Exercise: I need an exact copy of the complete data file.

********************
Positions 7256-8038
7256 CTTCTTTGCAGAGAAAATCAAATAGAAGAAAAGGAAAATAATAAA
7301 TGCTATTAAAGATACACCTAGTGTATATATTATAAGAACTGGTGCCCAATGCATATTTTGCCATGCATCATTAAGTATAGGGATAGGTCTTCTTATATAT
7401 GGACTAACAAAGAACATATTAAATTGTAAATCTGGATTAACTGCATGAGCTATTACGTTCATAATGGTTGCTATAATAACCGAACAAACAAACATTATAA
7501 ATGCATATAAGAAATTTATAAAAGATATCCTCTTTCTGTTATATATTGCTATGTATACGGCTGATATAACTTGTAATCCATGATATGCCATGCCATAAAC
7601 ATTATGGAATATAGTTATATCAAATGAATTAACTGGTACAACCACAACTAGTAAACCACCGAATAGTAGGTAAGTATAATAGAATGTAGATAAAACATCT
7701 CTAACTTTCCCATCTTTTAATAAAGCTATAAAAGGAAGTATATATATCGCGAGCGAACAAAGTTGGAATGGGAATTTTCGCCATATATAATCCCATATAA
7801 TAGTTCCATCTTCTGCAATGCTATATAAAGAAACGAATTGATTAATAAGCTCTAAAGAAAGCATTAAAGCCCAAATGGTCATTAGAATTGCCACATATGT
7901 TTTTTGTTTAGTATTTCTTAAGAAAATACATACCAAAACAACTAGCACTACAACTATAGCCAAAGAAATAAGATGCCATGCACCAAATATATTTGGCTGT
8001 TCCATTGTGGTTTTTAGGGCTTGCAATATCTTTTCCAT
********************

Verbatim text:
Positions 7256-8038
7256 CTTCTTTGCAGAGAAAATCAAATAGAAGAAAAGGAAAATAATAAA
7301 TGCTATTAAAGATACACCTAGTGTATATATTATAAGAACTGGTGCCCAATGCATATTTTGCCATGCATCATTAAGTATAGGGATAGGTCTTCTTATATAT
7401 GGACTAACAAAGAACATATTAAATTGTAAATCTGGATTAACTGCATGAGCTATTACGTTCATAATGGTTGCTATAATAACCGAACAAACAAACATTATAA
7501 ATGCATATAAGAAATTTATAAAAGATATCCTCTTTCTGTTATATATTGCTATGTATACGGCTGATATAACTTGTAATCCATGATATGCCATGCCATAAAC
7601 ATTATGGAATATAGTTATATCAAATGAATTAACTGGTACAACCACAACTAGTAAACCACCGAATAGTAGGTAAGTATAATAGAATGTAGATAAAACATCT
7701 CTAACTTTCCCATCTTTTAATAAAGCTATAAAAGGAAGTATATATATCGCGAGCGAACAAAGTTGGAATGGGAATTTTCGCCATATATAATCCCATATAA
7801 TAGTTCCATCTTCTGCAATGCTATATAAAGAAACGAATTGATTAATAAGCTCTAAAGAAAGCATTAAAGCCCAAATGGTCATTAGAATTGCCACATATGT
7901 TTTTTGTTTAGTATTTCTTAAGAAAATACATACCAAAACAACTAGCACTACAACTATAGCCAAAGAAATAAGATGCCATGCACCAAATATATTTGGCTGT
8001 TCCATTGTGGTTTTTAGGGCTTGCAATATCTTTTCCAT